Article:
A positive obligation of redeploying a redundant employee
Employers must be mindful of its obligations under the Fair Work Act 2009 (Cth) (the “Act”) when terminating an employee by way of redundancy.
In the case of Ulan Coal Mines Ltd v Honeysett and others  FWAFB, a mining company dismissed ten employees on grounds of redundancy. Four of those employees claimed it was not a genuine redundancy as Ulan Coal Mines:
- did not make the employees aware of job vacancies within the associated entities; and
- made redundant employees subject to an open selection process for vacancies, which was argued not to be redeployment.
In this case the Full Bench of Fair Work Australia held that an essential part of the concept of redeployment pursuant to s 389(2) (a) of the Act is that a redundant employee be placed into another job in the employer’s enterprise as an alternative to termination of employment. Where an employer decides that, rather than fill a vacancy with an employee into a suitable job in its own enterprise, it will advertise the vacancy and require the employee to compete with other applicants, it might subsequently be found that the resulting dismissal is not a case of genuine redundancy. Furthermore, if an employer is part of a group of associated entities which are subject to overall managerial control, then the same considerations will be relevant when considering if the employer had tried to redeploy an employee.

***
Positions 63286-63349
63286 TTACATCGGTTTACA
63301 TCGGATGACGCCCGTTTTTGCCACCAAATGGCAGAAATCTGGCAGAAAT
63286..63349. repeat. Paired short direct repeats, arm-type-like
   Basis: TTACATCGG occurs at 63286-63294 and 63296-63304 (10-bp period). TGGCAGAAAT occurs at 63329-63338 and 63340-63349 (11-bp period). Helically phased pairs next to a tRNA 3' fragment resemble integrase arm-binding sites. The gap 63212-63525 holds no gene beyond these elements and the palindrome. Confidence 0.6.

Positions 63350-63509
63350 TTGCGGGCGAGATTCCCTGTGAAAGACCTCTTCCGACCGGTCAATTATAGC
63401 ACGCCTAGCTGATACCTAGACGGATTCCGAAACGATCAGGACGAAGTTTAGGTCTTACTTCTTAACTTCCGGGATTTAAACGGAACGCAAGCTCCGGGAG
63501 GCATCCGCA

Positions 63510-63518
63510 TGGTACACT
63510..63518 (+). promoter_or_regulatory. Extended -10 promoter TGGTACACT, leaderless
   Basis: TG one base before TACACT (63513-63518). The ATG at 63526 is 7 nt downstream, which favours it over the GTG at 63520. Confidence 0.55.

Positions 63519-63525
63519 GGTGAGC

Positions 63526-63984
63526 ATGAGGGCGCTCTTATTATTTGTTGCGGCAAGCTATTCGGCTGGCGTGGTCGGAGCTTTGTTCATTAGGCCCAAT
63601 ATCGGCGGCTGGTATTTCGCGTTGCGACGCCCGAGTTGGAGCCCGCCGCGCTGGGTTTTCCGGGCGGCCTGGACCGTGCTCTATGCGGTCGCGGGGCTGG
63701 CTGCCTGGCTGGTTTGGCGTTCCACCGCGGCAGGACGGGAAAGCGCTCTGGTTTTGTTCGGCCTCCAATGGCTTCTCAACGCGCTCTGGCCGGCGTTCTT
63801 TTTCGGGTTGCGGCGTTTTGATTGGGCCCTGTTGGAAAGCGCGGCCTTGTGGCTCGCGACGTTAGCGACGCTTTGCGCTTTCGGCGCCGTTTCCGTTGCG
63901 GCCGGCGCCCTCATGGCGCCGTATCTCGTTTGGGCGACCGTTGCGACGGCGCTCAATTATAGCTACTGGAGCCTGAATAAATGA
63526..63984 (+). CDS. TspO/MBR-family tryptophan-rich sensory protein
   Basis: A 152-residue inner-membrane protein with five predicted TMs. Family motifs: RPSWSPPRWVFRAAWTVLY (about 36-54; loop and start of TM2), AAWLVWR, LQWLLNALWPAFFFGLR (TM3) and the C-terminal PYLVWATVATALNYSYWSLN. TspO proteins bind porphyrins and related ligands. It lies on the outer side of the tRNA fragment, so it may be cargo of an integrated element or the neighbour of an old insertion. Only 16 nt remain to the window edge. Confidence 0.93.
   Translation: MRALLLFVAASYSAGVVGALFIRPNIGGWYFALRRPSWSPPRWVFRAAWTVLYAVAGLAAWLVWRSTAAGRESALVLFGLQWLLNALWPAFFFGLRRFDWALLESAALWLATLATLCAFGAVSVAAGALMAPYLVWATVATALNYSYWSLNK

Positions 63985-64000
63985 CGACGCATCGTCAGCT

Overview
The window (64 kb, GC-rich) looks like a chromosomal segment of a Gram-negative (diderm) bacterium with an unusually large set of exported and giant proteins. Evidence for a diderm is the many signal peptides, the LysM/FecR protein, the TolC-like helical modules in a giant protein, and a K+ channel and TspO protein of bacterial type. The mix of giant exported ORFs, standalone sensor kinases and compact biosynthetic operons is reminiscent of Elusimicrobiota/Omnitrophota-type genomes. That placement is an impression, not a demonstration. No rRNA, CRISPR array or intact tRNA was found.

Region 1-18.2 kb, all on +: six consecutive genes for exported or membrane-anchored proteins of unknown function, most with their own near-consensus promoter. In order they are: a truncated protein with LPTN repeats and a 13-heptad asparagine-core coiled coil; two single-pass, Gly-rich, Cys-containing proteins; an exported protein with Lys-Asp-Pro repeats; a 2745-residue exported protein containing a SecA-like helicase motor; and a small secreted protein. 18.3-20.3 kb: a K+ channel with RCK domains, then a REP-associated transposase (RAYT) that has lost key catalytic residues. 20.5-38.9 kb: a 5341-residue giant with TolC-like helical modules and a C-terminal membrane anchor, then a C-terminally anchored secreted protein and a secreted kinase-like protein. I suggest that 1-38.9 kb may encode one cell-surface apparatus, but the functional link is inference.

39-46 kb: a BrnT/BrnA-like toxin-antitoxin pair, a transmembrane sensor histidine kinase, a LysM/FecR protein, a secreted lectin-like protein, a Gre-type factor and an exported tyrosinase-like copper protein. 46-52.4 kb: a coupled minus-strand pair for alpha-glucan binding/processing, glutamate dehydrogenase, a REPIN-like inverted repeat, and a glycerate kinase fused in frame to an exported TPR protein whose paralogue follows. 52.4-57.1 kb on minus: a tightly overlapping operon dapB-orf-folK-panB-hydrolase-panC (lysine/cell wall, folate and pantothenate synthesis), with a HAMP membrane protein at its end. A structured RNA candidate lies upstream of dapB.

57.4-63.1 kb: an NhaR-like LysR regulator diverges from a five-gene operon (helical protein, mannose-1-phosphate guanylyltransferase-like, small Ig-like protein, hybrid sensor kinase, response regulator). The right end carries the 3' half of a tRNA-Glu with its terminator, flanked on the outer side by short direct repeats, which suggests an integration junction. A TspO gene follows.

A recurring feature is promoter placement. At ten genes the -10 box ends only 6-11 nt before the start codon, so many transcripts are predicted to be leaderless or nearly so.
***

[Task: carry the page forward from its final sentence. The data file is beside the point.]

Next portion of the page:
When making an employee redundant, consider:
- notifying an employee of other job vacancies within the business or associated entities; and
- offering an employee a position within the business an associated entity, even if the redundant employee has skills and experience beyond those required for the vacant job.
This article is not legal advice and should not be relied upon as legal advice. All articles found on this website are intended to provide informative information, nevertheless, in many instances legislation and case law has been simplified and/or paraphrased. If you would like personal legal advice based on your current circumstances, you should contact MurdockCheng Legal Practice for a free consultation.